The talk of the tech industry lately has been Google’s acquisition of Motorola Mobility. Announced on August 15th, Google will pay 12.5 billion for Motorola, making this the largest acquisition in Google history. This move nearly doubles Google’s workforce, and adds more than 17,000 patents to Google’s portfolio.
Industry blogs are full of speculation as to Google’s aims with this acquisition. Obviously, patents are a big part of the equation. The mobile device industry in general is rife with patent disputes, and Google recently failed to win Nortel’s patents, being outbid by a consortium which included competitors Apple and Microsoft.
Beyond patents, this move will allow Google to exert more control over Android. With growing concerns about Android fragmention, more control over the hardware side of the business will allow Google to pressure hardware manufacturers to provide better products, and better user experiences.
Although the speculation about this acquisition’s impact on Google’s business continues to mount, for marketers, the more interesting issue may lie in the impact for mobile marketing. In this post, we will explore key issues in mobile, and look at how the Motorola acquisition could predict future trends in mobile marketing.
According to a recent comScore study, Google Android is actually the #1 smartphone platform, with a share of 31.2% of smartphone subscribers. Not only is Google the largest smartphone platform, it is also the fastest growing, up almost 8% YoY. Compared to RIM’s rapid decline (down over 5%), and Apple’s stagnancy (hovering at ~25% share), Android looks poised to dominate the smartphone market.
It’s hard to imagine that the Motorola acquisition will do anything but boost Android’s adoption. Patent protection, hardware control, and huge competitive leverage will provide the platforms to secure Android’s continued growth. Not to mention that this deal is a massive signal about Google’s commitment to mobile, which CEO Larry Page has called, “the future of computing.”
Although Android’s lead in marketshare isn’t news for industry experts, it may take some businesses by surprise. Many companies prioritize development of iPhone and iPad applications, sometimes to the exclusion of Android apps. However, the Motorola deal should cement the importance of Android in everyone’s minds. An iPhone-only strategy is no longer viable in an world of increasing Android dominance.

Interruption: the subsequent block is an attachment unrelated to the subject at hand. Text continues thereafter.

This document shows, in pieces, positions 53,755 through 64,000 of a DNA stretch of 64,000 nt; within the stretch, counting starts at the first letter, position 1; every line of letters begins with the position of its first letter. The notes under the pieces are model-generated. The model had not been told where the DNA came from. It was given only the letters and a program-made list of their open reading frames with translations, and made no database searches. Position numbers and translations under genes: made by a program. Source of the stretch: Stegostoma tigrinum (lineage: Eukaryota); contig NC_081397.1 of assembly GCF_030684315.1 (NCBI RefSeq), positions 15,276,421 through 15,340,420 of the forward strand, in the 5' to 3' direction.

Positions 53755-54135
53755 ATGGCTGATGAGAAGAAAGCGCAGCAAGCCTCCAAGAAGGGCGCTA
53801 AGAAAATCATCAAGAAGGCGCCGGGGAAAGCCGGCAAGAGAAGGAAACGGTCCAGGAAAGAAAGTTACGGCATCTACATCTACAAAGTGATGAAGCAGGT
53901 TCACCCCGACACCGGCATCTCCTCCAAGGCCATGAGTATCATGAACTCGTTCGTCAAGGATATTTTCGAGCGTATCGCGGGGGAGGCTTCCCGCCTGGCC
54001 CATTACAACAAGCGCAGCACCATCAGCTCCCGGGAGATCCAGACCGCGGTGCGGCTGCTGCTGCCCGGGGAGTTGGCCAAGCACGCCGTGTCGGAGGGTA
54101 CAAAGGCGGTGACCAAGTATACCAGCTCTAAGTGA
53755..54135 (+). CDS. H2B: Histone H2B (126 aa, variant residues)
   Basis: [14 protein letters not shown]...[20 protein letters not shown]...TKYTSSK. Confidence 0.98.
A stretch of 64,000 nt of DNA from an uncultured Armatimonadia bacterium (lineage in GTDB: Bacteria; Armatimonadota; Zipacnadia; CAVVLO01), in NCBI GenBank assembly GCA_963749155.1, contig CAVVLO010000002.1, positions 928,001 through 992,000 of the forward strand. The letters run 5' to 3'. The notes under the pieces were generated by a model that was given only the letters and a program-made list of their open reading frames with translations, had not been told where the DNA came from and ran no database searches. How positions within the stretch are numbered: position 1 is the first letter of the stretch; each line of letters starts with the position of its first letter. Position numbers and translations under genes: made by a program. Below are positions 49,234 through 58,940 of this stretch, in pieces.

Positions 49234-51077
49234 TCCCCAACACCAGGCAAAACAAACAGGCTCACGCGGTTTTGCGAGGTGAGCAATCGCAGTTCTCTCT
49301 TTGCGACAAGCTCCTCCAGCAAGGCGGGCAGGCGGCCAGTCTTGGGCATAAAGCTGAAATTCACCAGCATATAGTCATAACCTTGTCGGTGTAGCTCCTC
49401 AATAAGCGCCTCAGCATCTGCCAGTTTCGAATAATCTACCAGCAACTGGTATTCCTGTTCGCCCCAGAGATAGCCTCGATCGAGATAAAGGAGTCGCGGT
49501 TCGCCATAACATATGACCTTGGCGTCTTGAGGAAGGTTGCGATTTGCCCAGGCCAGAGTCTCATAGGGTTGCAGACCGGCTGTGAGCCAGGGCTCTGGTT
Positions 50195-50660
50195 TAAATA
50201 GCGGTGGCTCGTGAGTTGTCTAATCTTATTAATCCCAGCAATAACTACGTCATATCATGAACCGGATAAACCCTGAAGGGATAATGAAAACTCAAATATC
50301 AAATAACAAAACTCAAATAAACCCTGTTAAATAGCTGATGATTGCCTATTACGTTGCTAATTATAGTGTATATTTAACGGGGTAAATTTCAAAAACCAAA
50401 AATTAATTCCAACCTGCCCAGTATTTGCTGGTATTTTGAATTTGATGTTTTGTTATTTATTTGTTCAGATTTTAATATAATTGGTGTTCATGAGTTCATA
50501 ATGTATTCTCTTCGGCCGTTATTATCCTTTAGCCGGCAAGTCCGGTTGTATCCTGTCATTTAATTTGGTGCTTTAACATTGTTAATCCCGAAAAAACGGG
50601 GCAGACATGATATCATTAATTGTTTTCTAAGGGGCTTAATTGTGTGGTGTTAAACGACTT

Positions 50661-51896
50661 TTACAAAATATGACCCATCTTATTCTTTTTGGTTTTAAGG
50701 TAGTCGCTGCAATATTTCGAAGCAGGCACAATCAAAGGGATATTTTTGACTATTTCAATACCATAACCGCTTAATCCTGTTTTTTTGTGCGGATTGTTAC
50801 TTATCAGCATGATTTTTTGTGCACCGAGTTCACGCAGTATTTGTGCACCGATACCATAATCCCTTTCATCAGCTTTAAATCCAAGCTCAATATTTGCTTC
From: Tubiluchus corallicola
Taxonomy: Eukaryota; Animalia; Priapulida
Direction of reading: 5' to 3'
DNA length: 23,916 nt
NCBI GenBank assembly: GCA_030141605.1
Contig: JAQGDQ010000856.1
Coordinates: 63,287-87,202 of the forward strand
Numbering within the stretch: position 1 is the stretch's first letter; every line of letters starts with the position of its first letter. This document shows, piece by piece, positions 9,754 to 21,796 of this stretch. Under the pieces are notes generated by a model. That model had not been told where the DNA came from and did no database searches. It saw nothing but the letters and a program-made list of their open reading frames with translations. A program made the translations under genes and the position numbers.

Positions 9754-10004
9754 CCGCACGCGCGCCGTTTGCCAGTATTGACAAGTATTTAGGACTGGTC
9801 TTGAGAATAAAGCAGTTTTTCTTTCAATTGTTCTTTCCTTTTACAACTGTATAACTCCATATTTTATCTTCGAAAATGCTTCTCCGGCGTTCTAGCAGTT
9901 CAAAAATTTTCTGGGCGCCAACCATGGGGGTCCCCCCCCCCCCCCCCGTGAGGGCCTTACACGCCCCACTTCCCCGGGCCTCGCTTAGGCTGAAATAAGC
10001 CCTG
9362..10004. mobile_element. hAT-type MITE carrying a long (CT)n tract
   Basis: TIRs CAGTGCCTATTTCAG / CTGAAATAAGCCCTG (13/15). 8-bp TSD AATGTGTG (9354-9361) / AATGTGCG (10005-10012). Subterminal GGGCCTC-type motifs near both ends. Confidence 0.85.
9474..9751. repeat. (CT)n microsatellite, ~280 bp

In a well known Techcrunch editorial, Erick Schonfeld argued that Android isn’t meant to be a profitable independent business, but rather a medium for driving and protecting Google’s search dominance.
While this may be something of an exaggeration, there’s no denying that mobile search is a critical channel for Google. With some analysts predicting that the mobile web will overtake desktop Internet usage by 2015, Google needs to establish itself as the leader in mobile search to protect its core business.
This is another area that is looking good for Google. Estimates place Google’s share of mobile search at basically 100%. Increasing Android adoption will help Google maintain its mobile search monopoly, which is not only a critical source of revenue, but also a huge advantage over mobile and search competitor Microsoft.
For marketers, this should stress the massive importance of mobile websites and mobile SEO. Internet usage is shifting towards mobile devices, and much like the desktop web, Google search is poised to be a critical channel for reaching mobile consumers. For local businesses, the need for mobile optimization is even more critical. As we’ve often mentioned on this blog, local searches make up a huge fraction of total mobile queries. Being findable on the mobile web will soon be a prerequisite for local business success.
The Mobile Web
Last year, Wired magazine famously announced, “the web is dead.” The core of the article was the concept that mobile apps would eventually replace the general web as the primary means of Internet usage.
This potential shift would work heavily against Google, which rests its core business on crawling, indexing, and searching the web. In a world where most Internet consumption takes place in “walled garden” of curated applications, the need for a search engine diminishes, and Google risks obsolescence.
As Google becomes an ever-larger player in mobile, they will be doing everything possible to ensure that the mobile Internet develops into a Google-friendly environment, where web pages, not apps, rule. With Google swaying mobile towards the open web, we can expect a future where the app-vs-web debate continues unresolved.
Ultimately, the Google – Motorola deal points to a future where Google continues to exert an important presence in mobile, and continues to offer powerful channels to marketers looking to reach mobile users. However, we can also see a future where mobile marketing channels continue to be fragmented and complex.
Developing mobile applications for multiple platforms, as well a mobile friendly website, while also optimizing for mobile search, is a daunting undertaking for any business. Despite this complexity, Google is betting big on mobile, and in order to stay relevant in a rapidly evolving marketplace, businesses must follow suit.